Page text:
- The script was written by Preston Sturgess, who went on to make the very successful comedies The Lady Eve, Sullivan’s Travels, The Palm Beach Story and The Miracle of Morgan’s Creek.
- The young man playing Willie, Jack’s cousin, would go on to become the voice of Winnie the Pooh in the Disney cartoons
Steve Sunday Says:
Why is it called Remember the Night? I am starting to think that Hollywood used to name their movies using some sort of primitive random word generator – perhaps a trained chimpanzee throwing darts at the front page of the New York Times? Seriously, why “Remember the Night”? Which night? Why do we have to remember it? What has it got to do with anything? The trailer has Barbara Stanwyck saying “I remember the night I first met John” but it’s a filthy lie – they met in the courtroom. I’ll bet that I could easily come up with ten better titles than the one they used, just give me a few minutes…
Perhaps the rubbish name is, ironically, the reason this movie is largely forgotten now, whereas It’s a Wonderful Life and Miracle on 34th Street have gone on to become classics. Another possibility though, is “Song of the South syndrome” – the studios today are so embarrassed by the shameful stereotyping of the Rufus character, that they would rather just pretend the whole movie never existed.
Ridiculous racial caricatures aside, I enjoyed this movie a lot. It was nice to see Fred MacMurray as a good guy for a change – in all the other movies I have seen him in he has been a sleazy, sinister character, but in Remember the Night he was convincing as a decent and honest country boy made good. Barbara Stanwyck also played her part well, she certainly had a lot of screen presence. I liked the way, as they fell in love, Fred’s character became more dishonest, and Barbara’s character became more honorable, until they met in the middle.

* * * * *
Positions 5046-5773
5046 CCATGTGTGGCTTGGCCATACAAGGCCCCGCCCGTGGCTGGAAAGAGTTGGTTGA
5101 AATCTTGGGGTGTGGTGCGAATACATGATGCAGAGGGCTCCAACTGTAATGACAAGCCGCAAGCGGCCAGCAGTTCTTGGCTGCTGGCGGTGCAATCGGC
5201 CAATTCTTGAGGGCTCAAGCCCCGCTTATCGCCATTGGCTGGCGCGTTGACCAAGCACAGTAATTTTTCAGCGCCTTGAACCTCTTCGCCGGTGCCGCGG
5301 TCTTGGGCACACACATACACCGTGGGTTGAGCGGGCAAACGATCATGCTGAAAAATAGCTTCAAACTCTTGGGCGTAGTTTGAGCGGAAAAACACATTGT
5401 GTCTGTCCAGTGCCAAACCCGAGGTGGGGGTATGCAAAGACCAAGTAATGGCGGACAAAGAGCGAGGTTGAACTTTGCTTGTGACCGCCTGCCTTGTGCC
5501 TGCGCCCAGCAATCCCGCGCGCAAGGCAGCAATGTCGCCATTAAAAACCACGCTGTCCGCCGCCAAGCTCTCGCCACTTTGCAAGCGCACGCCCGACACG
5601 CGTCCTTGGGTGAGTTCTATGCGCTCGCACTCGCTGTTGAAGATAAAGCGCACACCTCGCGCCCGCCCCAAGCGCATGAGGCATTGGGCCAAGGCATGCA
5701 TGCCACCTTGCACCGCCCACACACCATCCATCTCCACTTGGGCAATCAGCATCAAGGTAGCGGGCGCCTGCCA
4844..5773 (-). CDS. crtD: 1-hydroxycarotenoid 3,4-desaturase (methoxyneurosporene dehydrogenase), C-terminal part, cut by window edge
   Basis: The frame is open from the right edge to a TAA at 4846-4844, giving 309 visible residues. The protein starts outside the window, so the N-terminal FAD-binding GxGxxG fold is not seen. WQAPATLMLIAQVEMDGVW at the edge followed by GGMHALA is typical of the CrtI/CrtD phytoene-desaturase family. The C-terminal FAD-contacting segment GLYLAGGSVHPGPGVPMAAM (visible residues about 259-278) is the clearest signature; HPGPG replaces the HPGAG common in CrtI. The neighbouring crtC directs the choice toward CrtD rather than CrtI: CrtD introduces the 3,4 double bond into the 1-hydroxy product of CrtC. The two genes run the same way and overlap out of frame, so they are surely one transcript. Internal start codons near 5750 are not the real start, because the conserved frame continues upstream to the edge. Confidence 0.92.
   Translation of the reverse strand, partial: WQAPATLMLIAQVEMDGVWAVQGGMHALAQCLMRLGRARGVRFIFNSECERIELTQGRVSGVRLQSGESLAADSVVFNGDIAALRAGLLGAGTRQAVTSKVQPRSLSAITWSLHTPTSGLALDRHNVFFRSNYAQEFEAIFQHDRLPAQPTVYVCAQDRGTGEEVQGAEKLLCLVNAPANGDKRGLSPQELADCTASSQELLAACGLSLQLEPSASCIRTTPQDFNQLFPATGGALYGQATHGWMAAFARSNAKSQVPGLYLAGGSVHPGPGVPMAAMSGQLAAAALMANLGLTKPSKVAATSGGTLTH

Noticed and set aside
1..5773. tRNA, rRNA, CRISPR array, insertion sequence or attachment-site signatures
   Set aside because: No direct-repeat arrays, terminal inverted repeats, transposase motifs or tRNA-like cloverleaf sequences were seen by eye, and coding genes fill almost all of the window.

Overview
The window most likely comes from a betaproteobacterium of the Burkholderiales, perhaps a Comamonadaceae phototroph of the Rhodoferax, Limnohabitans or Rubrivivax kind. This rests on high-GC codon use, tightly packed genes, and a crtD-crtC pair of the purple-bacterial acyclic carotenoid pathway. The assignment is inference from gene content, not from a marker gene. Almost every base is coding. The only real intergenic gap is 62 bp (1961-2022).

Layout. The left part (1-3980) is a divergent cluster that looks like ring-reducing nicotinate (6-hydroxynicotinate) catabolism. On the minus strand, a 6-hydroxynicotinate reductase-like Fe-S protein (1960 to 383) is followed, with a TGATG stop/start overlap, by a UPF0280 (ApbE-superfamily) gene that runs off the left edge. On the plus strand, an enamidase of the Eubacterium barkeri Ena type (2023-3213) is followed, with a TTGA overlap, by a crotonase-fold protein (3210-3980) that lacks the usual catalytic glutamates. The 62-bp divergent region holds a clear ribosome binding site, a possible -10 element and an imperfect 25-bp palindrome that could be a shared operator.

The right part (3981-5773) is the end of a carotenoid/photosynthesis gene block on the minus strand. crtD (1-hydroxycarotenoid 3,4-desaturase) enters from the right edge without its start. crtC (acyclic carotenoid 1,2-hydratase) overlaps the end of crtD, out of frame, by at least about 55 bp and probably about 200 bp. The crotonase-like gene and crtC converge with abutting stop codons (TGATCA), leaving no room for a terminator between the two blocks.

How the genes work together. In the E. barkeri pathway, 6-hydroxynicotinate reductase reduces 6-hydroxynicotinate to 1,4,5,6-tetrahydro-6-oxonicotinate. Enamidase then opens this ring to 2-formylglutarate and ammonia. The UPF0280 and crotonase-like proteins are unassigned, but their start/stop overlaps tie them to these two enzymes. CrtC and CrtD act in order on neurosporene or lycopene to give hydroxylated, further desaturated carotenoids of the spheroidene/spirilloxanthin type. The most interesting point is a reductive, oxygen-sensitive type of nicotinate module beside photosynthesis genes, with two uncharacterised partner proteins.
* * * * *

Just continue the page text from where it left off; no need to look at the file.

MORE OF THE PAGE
I thought some of the supporting characters were a little too broad; I wasn’t wild about cousin Willie – I could not understand half the things he said, and I could not understand why that hat compelled him to yodel. The other thing I couldn’t understand was how the bondsman got the nickname “Fat Mike”. Anyone who has been to Disneyworld in recent years will agree that he was not really very fat at all. If he was around today he would be known as “Average Build Mike”, maybe.
Some reviewers of Remember the Night have said they did not like the ending – that it was not a happy ending. I disagree; I think it was a happy ending, and in fact it was the only possible happy ending. If John had allowed Lee to escape or if he had deliberately thrown the case, then their relationship would have been doomed as it would always have had the shadow over it that Lee had allowed John to betray his principles and/or destroy his career. The shadow would have been even worse if Jon had actually prosecuted her successfully and send her to jail. As it is, both Lee and John have clear consciences, and they can start afresh when she is released after her short (and let’s not forget, deserved) prison stay.
Anyway, back to those ten movie titles I promised you. How about these: Christmas Recess, Look Hoosier’s Talking, Homeward Bound: The Incredible Adjournment, The Crook The Thief The ADA and His Mother, It’s a Wonderful Life (this was still available in 1940), .. er, is that ten yet? I think it must be.
Main Cast and Crew:
Barbara Stanwyck – Lee Leander
Fred MacMurray – John Sargent
Beulah Bondi – Mrs. Sargent
Elizabeth Patterson – Aunt Emma
Willard Robertson – Francis X. O’Leary
Sterling Holloway – Willie Simms
Director: Mitchell Leisen
Writer: Preston Sturges